William Elliott Whitmore shows 7th St Entry skinny white boys can sing

William E Whitmore 001.jpg
Photo by Nikki Miller

"I dunno, he's kinda skinny."
"You wouldn't know he was so skinny from his voice!"
- Women assessing hotness of William Elliott Whitmore. At his show, November 4, at 7th St Entry.

I don't know ladies - he's not that skinny. Thar's a cute li'l beer gut I do say I spy. And he is pretty hot. He winked at me and I 'bout died, 'til I realized the Entry was packed full of ladies 'bout ready to die over the dude and I lost interest. Who can stand for such competition?

Oh, but that voice.

William E Whitmore 002.jpg
Photo by Nikki Miller

William Elliott Whitmore is perhaps best known for his rough but rich deep-blues style of singing, which was what really shone during his stripped-down Entry set, set smack dab between sets by local country/folk-rock act Western Fifth and Philly-based roots band Hoots & Hellmouth. Kicking things off with his a capella rendition of "Cold and Dead" - and the sun will never shine on this cold dead heart of mine - Whitmore immediately set the tone for what could have been a somber performance, his foot stomping percussion, the dark post-daylight saving time night whipping us with its cold wind as we smoked outside. Bah. Naw. Whitmore's totally punk rock. After that depressing ditty he rolled up his sleeves to reveal a mishmash of tattoos, picked up his banjo, and began engaging the audience in his whiskey-infused banter.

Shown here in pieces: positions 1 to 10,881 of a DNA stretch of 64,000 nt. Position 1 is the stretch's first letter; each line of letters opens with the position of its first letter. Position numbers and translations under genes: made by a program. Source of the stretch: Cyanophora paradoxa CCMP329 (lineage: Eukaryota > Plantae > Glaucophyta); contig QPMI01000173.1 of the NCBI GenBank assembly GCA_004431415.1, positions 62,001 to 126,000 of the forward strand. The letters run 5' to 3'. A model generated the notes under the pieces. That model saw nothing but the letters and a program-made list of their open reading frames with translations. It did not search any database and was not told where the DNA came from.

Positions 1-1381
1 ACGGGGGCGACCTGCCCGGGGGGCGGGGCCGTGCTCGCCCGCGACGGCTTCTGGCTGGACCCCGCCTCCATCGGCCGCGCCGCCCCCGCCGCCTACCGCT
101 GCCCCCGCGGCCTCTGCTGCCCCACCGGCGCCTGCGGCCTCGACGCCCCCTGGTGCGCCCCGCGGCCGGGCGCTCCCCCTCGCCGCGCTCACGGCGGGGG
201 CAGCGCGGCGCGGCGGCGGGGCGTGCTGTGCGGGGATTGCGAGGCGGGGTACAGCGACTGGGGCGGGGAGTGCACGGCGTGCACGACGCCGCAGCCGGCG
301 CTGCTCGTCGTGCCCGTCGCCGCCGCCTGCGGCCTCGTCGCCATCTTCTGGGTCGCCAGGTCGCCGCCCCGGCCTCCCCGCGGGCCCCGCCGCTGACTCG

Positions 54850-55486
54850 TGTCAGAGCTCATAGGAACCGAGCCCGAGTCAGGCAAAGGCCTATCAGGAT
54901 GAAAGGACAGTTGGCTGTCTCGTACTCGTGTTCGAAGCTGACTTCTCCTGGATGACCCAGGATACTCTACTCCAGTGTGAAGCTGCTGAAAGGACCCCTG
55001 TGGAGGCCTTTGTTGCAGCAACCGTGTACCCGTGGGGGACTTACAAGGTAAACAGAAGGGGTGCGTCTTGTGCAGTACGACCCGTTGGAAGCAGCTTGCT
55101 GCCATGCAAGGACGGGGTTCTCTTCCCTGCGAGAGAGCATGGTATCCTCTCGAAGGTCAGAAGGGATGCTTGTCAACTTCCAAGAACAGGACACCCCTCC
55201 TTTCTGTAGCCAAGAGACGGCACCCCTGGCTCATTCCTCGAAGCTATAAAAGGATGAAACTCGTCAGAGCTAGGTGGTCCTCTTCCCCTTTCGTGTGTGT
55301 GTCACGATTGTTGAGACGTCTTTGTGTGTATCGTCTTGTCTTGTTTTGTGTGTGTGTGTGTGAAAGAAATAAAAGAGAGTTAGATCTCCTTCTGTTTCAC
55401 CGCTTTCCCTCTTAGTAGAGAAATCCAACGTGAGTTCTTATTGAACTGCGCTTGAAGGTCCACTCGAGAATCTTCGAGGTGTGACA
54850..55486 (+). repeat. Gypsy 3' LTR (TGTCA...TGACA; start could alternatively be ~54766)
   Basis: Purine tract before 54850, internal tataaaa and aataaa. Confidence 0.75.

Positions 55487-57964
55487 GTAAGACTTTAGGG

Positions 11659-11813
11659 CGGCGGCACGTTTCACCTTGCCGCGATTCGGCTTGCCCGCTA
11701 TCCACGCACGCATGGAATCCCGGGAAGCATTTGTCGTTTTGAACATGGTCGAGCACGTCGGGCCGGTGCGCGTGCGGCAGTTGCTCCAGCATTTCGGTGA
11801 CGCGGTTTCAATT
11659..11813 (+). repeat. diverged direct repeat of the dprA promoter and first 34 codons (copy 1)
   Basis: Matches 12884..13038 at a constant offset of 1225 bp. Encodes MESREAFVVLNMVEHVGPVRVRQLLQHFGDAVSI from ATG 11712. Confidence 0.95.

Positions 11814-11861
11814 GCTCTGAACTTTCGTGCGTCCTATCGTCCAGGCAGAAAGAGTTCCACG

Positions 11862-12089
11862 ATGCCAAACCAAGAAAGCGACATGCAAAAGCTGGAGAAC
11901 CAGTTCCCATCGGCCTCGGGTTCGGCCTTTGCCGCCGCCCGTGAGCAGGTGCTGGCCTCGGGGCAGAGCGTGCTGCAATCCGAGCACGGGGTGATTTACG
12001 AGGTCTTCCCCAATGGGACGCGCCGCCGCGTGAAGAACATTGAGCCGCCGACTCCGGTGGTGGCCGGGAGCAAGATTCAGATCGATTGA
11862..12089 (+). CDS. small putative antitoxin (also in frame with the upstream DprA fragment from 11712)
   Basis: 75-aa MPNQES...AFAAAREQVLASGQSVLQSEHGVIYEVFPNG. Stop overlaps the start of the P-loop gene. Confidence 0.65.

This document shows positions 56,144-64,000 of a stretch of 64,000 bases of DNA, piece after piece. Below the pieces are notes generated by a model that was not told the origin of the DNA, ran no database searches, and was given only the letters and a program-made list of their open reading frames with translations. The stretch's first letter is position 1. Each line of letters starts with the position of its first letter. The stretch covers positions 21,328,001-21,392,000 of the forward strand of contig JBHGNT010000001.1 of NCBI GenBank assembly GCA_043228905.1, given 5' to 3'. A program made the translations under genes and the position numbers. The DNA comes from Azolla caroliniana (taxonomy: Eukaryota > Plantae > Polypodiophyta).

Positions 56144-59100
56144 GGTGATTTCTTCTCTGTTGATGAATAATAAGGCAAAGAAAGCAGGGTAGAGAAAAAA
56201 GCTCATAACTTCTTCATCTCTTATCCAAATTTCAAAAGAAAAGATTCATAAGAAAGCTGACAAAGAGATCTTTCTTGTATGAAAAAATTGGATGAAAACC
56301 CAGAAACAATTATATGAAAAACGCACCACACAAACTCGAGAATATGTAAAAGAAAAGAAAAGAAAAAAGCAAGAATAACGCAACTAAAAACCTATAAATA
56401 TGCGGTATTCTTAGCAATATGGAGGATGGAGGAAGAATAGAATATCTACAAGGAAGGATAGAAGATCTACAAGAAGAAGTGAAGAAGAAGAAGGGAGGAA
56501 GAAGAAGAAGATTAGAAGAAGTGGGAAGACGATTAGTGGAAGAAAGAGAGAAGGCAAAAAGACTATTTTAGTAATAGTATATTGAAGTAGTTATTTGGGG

William E Whitmore 003.jpg
Photo by Nikki Miller
William E Whitmore 004.jpg
Photo by Nikki Miller

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